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Department of Government and International Relations

Shape the conversation, change the world
Examining politics and international relations using critical and multidisciplinary perspectives.

In a time of revolutions, economic turmoil and terrorism, everyone has a stake in how disputes are resolved and co-operation is improved. We understand and explain politics and international relations as well as the forces that shape and drive political, economic and social change. 

Our internationally recognised academics engage with the big issues the world faces today, dealing with everything from Trump to the implications of Brexit, terrorism, the war in Syria, climate change, nuclear proliferation, the global refugee crisis and the global financial crisis.

Our study offering

Health Security addresses the challenge of responding to adverse health events at local and global levels. Learn to manage complex health events and their social and economic consequences with these intellectually rigorous, flexible, multidisciplinary degrees. 



Understand traditional and emerging security challenges and apply theories to current events and policy debates. Explore complex, interconnected issues such as causes and consequences of war; ethnic, religious and ideological conflict; and threats from climate change, disease and nuclear proliferation. We will draw on economics, political science, law, business, public health and more.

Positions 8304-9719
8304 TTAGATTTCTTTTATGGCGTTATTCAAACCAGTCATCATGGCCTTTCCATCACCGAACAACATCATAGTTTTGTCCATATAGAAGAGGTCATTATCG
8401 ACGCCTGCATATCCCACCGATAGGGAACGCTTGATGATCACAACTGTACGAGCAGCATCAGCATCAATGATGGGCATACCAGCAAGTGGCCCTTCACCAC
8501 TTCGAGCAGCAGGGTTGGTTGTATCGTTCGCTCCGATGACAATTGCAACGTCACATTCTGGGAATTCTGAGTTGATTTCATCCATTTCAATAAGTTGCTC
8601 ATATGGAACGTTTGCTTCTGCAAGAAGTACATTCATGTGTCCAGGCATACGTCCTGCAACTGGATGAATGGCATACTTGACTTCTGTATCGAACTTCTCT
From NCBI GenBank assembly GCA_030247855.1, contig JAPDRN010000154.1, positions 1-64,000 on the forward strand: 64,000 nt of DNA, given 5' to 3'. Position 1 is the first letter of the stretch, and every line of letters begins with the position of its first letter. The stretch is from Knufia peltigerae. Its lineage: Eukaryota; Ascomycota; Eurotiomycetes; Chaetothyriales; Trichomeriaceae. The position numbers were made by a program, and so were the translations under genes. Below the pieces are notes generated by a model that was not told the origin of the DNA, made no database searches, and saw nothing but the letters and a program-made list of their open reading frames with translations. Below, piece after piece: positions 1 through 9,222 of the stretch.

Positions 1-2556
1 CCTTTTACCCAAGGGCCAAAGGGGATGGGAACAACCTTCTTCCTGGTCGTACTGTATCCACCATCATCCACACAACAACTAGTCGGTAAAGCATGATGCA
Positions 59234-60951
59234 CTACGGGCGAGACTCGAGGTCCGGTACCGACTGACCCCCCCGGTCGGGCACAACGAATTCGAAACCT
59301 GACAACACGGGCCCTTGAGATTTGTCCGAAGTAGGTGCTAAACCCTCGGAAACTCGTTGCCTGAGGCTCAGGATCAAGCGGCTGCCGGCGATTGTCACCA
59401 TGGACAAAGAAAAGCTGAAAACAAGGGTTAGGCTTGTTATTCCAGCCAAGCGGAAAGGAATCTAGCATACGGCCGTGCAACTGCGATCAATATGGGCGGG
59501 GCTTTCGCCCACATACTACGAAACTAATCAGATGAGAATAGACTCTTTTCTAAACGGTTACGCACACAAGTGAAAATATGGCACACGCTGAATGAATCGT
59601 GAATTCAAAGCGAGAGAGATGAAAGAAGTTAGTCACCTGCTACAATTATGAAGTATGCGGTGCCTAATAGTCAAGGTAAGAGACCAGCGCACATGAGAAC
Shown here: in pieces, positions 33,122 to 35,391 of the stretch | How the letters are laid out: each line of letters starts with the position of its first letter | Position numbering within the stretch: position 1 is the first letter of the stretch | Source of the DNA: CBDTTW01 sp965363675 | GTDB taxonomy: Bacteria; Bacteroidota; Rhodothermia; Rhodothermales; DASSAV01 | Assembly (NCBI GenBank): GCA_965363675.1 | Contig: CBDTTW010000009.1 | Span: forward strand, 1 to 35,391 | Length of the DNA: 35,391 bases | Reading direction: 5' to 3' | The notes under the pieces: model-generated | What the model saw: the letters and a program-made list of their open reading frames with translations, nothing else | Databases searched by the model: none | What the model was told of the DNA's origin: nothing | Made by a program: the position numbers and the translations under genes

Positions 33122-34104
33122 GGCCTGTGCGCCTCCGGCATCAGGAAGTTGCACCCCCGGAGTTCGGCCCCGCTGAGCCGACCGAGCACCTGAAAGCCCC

Develop skills and knowledge in globalisation, development, democracies, processes of state formation, international organisations, theories of international relations, international political economy and security, global environmental politics, and Asia-Pacific and Northeast Asian politics.



Politics is the study of the nature of governments and the distribution of power at the domestic level. With our wide range of degrees, gain the knowledge, theoretical understanding and practical skills to engage with politics and understand the key elements of political systems, including government institutions, political parties, and social movements. You will also compare key elements of political systems including government institutions, political parties, interest groups, elections, patterns of political participation, and social movements.

International Relations is the study of the international political and economic system. Explore the historical development of that system, understand the actors, institutions, and processes of international politics and develop a critical insight into the forces governing the behaviour of states, the factors that lead to military conflict or peaceful co-operation, and the current trends towards a world that is both more globally integrated and fragmented.


*Available to all students studying the Bachelor of Arts, Bachelor of Economics and Bachelor of Visual Arts, as well as all combined Bachelor of Advanced Studies degrees.  Postgraduate 



Gain critical perspectives on the global, national and local levels of a rapidly changing policy environment with growing public scrutiny and complex challenges. Explore the opportunities and constraints stemming from political, social, economic, civil and technological factors at both the national and global levels.